A CHOICE survey reveals that consumers notice carbon claims and they sometimes influence purchase decisions. But how reliable are they?
Need to know
New data shows consumers are increasingly taking note of businesses’ carbon credentials
But uncertainty remains for some people around whether to trust carbon neutral claims
Significant numbers of consumers are factoring carbon information into their spending decisions
This is an article from CHOICE. It was originally published on 9th June, 2022.
In the last few years, pledges of reaching net zero or becoming carbon neutral have come from businesses across a wide range of sectors. At the same time, consumers have become more conscious of their purchases and their own carbon footprints.
New data from CHOICE shows that customers are increasingly aware of companies’ carbon actions and many are factoring this information into their purchasing decisions.
“The majority of Australians want to use their purchasing power for good,” says Dean Price, senior campaigns and policy adviser for CHOICE. “We’ve found that 65% of consumers are considering the carbon footprint of their purchases.”
Consumers aware of carbon claims
CHOICE conducted a nationally representative survey of more than 1000 people between March and April 2022, to gauge their awareness and look at spending patterns when it comes to the environment and sustainability.
Overall there’s a high level of uncertainty about trusting businesses’ claims, and a lack of knowledge about what carbon neutral means.
A company or business is carbon neutral when, in net terms, they do not release any carbon into the atmosphere. They have either reduced their emissions to zero or have offset what emissions they do have in other ways.
Businesses who make carbon neutral claims may face an uphill battle gaining consumer trust, with almost 4 in 10 people (38%) saying they’re uncertain about whether to trust carbon neutral claims from a business, and 26% saying they’re not very likely or unlikely to trust the information.
Noticing the claims
Almost a third of people recall seeing carbon neutral claims or climate change policy from the grocery industry, such as from Coles or Woolworths supermarkets, with energy companies and airlines the next most frequently recalled industries.
Influencing purchasing decisions
About a third of people (34%) say they’re more likely or very likely to buy from a business that claims to be carbon neutral.
But the trust issue is still at play, with people almost evenly split between those who’d probably ignore the sustainability information because it’s not from a reliable source (27%), those who’d probably take the information on board (28%), and slightly more people being undecided (33%).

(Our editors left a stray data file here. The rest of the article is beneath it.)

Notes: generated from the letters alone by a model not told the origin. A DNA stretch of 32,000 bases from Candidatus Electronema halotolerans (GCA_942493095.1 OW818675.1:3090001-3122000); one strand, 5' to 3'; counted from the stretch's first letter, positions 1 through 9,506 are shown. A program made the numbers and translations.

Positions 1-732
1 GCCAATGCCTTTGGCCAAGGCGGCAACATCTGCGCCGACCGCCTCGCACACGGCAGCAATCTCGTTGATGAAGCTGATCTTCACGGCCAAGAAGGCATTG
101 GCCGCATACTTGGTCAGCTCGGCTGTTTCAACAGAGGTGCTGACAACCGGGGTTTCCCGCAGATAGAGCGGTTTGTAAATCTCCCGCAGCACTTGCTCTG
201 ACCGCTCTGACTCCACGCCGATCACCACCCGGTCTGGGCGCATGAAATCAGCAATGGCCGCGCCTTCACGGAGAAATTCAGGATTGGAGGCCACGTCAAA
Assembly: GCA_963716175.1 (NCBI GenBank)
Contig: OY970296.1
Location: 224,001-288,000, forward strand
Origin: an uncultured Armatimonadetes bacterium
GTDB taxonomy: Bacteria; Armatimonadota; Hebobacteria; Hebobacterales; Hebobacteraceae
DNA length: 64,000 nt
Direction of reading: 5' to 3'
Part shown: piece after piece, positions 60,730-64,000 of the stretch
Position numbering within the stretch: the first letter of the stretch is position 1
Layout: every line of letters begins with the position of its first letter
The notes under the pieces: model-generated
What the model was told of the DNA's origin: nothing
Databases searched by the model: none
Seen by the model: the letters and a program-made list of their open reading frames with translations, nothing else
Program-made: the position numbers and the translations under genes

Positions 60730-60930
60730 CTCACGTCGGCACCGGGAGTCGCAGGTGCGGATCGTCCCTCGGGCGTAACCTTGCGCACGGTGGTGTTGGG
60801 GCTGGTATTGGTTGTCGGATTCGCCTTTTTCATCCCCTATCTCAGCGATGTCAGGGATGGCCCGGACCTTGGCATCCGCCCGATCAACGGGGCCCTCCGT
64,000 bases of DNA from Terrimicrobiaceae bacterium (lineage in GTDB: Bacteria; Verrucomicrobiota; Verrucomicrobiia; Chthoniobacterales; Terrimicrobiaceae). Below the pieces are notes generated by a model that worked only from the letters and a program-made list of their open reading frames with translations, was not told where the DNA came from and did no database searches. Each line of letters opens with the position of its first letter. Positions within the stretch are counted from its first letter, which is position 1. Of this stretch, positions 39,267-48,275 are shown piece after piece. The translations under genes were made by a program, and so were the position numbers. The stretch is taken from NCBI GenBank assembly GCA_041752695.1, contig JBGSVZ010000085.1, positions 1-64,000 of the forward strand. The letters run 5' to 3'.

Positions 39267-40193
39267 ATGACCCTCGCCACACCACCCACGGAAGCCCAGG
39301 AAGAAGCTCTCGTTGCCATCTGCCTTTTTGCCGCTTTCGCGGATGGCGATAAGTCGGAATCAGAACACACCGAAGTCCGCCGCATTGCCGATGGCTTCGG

There’s also a contingent of people (almost 3 in 10, or 27%) who don’t find the businesses’ carbon claims important and would likely ignore them when making a purchase. Another 28% are undecided about whether they’d ignore the claims.
CHOICE’s Price says the survey shows customers are stepping up to the challenges of climate change and expect businesses and services to do the same.
Becoming carbon neutral
The growing investment by businesses in becoming carbon neutral is good news, but some scientific experts we spoke to suggest more needs to be done, and they express concerns about carbon-offsetting schemes.
Daniel Gocher, director of climate and environment at the Australasian Centre for Corporate Responsibility (ACCR), says that instead of just focusing on buying carbon offsets to make a certain product or company carbon neutral, businesses should instead first focus on ways to decarbonise or reduce emissions from their supply chains.
“For a lot of companies there are options to decarbonise, whether it’s through how they source their electricity, to transport. Companies should really be looking at these first,” he tells CHOICE.
Gocher says while it’s easy to grow cynical about carbon neutral claims, it’s important that consumers continue to push companies to adopt more environmentally friendly practices. He says businesses have to start somewhere, and those that show a willingness to engage with reducing their emissions should be acknowledged.
Government-backed carbon offsets
Companies looking to achieve carbon neutrality can go about it in a number of ways. Some focus on carbon-reduction efforts that will result in reduced emissions. For companies that want to be carbon neutral while they work towards fully eliminating carbon, participation in the government-backed Climate Active certification scheme, which allows for the certification of carbon offsets, is another option.
Carbon offsets are sometimes patches of land that have been protected or reforested, which use and store carbon dioxide from the atmosphere as the vegetation grows. They can also be renewable energy projects.
There are other non-government carbon offsetting schemes, but Carbon Active is the only one with Australian government backing. The credits backed by this scheme are known as Australian carbon credit units (ACCUs).
Concerns about forestry carbon offsets